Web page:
I’ll be honest, I am slightly cynical about computer based psychometric and skills testing. After all, computer testing or screening does not get under the person’s skin and can’t respond to how they are feeling or the answers they decide to tick.
However, and it’s a big however, I think relatively new business startup WYGU.com (wigoo, or When You Grow Up), a social/careers network that offers computerbased profiling that links you to careers by percentage match, might just be onto something.
I met Steve Taylor, Community Development Manager of WYGU at Youth Enterprise Live, a careers and enterprise event held at Earls Court, London recently. With these events, you often get the feeling that you are attending one big pitch, that each stall that you visit is trying to sell you the next big thing.
However that is not the impression that I got from Steve. He is more passion and substance than soundbite and that is generally a good place to start when making a good impression. Perhaps he is just a good Community Development Manager – after all that is his job, however you do at least understand that to someone from WYGU this is not just a job, but a job of improving career choice from the outset.
Bearing in mind the career choices that you personally make are often very sketchy (myself included) the WYGU platform flips the career choices you make on their head.
If I take you all back to that awful computer test that you had to do when you were at school, it made career suggestions based on the answers you gave. The only difference is 15-20 years ago, computers and software were pretty %$^&£ and therefore, getting told you were good ‘working with people’ was not really that helpful. Even in the recent last few years, public sector paid career advice and psychometric testing, has not moved on that much.
With social networking taking the internet in a completely different direction, WYGU combines a sophisticated psychometric engine with detailed information and on hand advice on the careers it suggests. Steve makes a good point;
“Why decide what career you want, with no evidence that it suits your skills and passions, and then try and shape yourself to fit that relevant course or career? Surely it would be better if, first of all, you discovered your skills and talents and the the roles that best suit you, then launched your pursuit from that starting point.”
A good point really – too many people decide on a whim what career they think will best suit them and then shape the next 3-5 years of their life studying courses to shape that career. And at a time when students are more likely to struggle to find post study employment than at any time in the last 30 years, choosing a degree or a course on a whim should really not be the case.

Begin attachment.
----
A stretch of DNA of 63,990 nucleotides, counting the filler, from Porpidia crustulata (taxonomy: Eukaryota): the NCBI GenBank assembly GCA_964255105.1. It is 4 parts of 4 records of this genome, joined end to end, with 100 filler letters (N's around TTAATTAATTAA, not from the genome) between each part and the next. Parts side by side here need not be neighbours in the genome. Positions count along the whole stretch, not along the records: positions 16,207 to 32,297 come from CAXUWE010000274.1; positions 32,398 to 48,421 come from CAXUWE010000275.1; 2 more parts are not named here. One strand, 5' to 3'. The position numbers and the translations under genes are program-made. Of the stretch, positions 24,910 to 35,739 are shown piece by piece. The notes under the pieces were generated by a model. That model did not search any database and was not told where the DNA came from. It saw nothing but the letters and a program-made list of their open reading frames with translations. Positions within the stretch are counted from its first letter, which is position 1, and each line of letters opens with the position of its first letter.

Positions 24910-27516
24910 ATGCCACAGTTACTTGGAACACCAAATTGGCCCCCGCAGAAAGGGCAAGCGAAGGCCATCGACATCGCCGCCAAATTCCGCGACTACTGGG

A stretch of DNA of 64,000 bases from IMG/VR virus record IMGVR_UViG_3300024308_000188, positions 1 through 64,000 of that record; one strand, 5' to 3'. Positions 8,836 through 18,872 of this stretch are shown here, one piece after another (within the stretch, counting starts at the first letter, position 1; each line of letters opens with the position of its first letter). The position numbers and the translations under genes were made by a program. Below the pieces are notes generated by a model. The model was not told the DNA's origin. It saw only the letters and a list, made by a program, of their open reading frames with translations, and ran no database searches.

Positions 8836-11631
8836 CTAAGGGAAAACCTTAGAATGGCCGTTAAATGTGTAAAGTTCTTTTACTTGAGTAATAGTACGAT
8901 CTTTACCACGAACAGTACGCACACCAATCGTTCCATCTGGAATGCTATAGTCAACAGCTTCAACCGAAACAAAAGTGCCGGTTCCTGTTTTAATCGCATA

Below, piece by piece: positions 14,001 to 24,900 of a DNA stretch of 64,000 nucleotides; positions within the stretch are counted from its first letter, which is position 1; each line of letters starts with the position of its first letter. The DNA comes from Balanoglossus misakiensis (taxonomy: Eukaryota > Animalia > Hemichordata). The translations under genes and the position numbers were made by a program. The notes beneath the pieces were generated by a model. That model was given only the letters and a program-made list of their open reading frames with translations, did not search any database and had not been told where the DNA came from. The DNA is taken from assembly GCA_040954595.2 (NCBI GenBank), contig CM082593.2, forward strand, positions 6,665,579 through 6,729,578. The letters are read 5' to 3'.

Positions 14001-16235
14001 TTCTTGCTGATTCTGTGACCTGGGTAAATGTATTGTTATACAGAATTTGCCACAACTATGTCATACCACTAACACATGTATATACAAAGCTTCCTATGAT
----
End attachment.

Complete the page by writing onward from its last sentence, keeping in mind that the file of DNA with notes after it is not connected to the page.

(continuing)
Steve is perhaps more diplomatic than me, but it strikes me that Universities often consider the financial benefits of getting students to sign up to their courses, before they consider the students’ career prospects and suitability for the course.
We both agree that the economy and career prospects for “young people really hasn’t improved over the last year” and that Steve really fears that there is a “lost generation of young job seekers and this could have a real impact not only on them personally, but on society as a whole.”
However, like many entrepreneurs and startups, and WYGU is a team of three, Steve talks passionately about how all young people and job seekers should not feel destined to not getting a job, but that by using platforms like WYGU, attending events and just as importantly, taking the time to chat and make conversation with people outside of their comfort zone – they don’t know what opportunities they may create for themselves.
And opportunities is exactly what the WYGU platform has created for itself. Having already raised nearly £1M in angel funding, they and are working with many colleges, including Ealing Hammersmith and West London College, where they are a pioneering WYGU Premium Services -developing a bespoke version of WYGU for careers guidance management, and skills profiling of students at enrolment stage.
So only time will tell, but I think WYGU are on to a potential winner with their site – it looks good and talks a good talk – so its over to you, the career and job seeking public to test its potential and the results as well…